He recalls visiting the churchyard after midnight during a thunderstorm and seeing the skulls on the gateway ‘having the air of a public execution.'”



“Close to Tower Hill station stands quite a large section of Roman Wall, although the higher parts were added during medieval times.

In the seventies, the wall was not as appreciated as it is today. Whilst patrolling I often walked through or past it and it was surrounded with what I recall was nothing more than wasteland.

Today it is well preserved with raised walkways and has become a feature of the City of London. But the downside is that it is now surrounded by large buildings, some built within inches of the wall itself.”



“The Still & Star is boarded up and remains one of the last undeveloped plots in Aldgate. Its future is uncertain. Tucked away from the hustle and bustle, Little Somerset St leads from Aldgate to Mansell St which is the boundary of the City of London. This was where I used to patrol when walking to Tower Bridge or Shorter Street, a traffic control point at the end of the Minories.

I always felt I was in the proper East End when taking this route past the pub and just around the corner was a seedy snooker hall that always seemed to be busy. Both gone now.”



Another tale of burglary in the City, this time at the Aquascutum shop on the corner of Gracechurch St and Leadenhall Market. In the seventies I was called to the shop when there was a break-in.

Whilst examining the crime scene, I noticed a pile of brick foundations in the basement which was being used as a storeroom. Piles of boxes were scattered all around the brickwork.

‘Oh that’s part of the Roman Wall’ I was informed. At the time, I did not know the Wall existed here and it was fascinating to see it. Today the shop is a hair salon.”

You may also like to trace our previous walk

On the Beat with PC Lew Tassell

4 Responses leave one →
  1. October 16, 2023

    A fascinating sequel to previous posts and photographs about Lew’s nocturnal jaunts.
    I’m familiar with many of the places on his past patrols and walked past The Still and Star only recently.
    I’m sure Lew feels sad as most of us do, to see so many of these places disappearing, especially Liverpool Street Arcade which I used so often on my way to work.

  2. Janet permalink
    October 16, 2023

    Wonderful stories

  3. Cherub permalink
    October 16, 2023

    What a fascinating insight into City history. I hope these stories will be in a book.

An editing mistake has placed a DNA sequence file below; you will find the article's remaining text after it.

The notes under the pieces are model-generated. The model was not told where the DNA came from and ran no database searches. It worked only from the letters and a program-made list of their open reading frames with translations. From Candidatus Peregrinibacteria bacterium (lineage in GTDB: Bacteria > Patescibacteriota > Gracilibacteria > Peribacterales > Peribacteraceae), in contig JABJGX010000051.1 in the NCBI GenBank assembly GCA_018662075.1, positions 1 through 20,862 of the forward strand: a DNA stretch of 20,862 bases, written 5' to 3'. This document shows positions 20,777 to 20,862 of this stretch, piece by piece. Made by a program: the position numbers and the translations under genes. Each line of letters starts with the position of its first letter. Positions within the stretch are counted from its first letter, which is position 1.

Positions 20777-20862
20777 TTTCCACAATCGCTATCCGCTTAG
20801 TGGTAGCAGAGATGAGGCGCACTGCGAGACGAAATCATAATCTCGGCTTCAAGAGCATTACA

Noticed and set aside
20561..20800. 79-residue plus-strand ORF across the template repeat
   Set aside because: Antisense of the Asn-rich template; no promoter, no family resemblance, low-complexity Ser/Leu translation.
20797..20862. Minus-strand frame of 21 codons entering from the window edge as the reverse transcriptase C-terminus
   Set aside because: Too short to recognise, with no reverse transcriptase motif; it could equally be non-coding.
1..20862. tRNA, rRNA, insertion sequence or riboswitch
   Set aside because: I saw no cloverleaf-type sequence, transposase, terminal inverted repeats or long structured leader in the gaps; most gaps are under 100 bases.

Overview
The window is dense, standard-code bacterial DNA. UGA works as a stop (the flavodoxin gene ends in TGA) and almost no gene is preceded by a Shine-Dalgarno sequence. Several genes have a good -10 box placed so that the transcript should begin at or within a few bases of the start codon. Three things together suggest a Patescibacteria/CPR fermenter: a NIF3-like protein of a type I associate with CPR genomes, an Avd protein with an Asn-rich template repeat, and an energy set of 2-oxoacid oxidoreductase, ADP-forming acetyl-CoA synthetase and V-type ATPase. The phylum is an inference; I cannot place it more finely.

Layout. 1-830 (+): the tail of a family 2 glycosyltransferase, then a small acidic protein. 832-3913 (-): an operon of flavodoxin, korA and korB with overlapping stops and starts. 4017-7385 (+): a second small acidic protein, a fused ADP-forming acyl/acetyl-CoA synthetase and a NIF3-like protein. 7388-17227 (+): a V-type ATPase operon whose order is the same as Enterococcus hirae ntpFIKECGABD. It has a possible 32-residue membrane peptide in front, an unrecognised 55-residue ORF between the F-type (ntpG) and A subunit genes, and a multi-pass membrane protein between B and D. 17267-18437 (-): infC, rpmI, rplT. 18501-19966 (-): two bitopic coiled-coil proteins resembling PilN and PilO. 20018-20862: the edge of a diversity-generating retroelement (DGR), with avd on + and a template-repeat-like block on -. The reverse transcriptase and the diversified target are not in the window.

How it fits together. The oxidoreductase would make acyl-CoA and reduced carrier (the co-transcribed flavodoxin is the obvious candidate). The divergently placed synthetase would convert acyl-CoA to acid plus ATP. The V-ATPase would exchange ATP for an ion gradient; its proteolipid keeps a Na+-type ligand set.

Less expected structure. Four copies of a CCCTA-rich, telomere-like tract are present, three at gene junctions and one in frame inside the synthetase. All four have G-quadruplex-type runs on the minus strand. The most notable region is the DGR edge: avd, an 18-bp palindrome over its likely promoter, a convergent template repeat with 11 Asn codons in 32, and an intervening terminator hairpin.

4. Peter Holford permalink
    October 18, 2023

    The night beat through the deserted streets is one about which my dad used to tell a story. As a young PC stationed at Whitechapel from 1936 to 1941 he was originally paired with an older long-serving PC called ‘Lofty’ Hinton. Lofty showed his new disciple which pub windows to tap on in order to get entrance and refreshment. He also showed Dad how to get a few winks of sleep while being present and correct for the sergeant who might be out and about.

    Lofty knew a snooze out of sight in a churchyard was inadvisable and he showed Dad how to take his belt off and tie it again around the waist and a lamp post. This would keep you upright, well-lit under the light, and if the sergeant saw you from down the street he would be satisfied that you were doing your job.

    On his first night alone Dad did as he had been shown. It was the wet knees that woke him. He had slumped down and was kneeling on the pavement. He didn’t try it again. He soon left that behind and joined CID.

    The Still and Star is the last survivor (for how long?) of the pubs built by George Richard Pound, a master builder, sometime in the first two decades of the 19th century. Pound (the brother of my 3x great grandfather) built quite a number of pubs as well as other spec development across this part of London. He was from Ilminster in Somerset and all his developments were named after Somerset. He died in 1825 on Somerset Place (now Bevenden Street) in Shoreditch. He was a very wealthy man. His sons lost it all with the collapse of the Brunswick Theatre on Goodman’s Fields, Whitechapel in 1828.

    Thanks, GA for all the posts which I read and seldom reply to.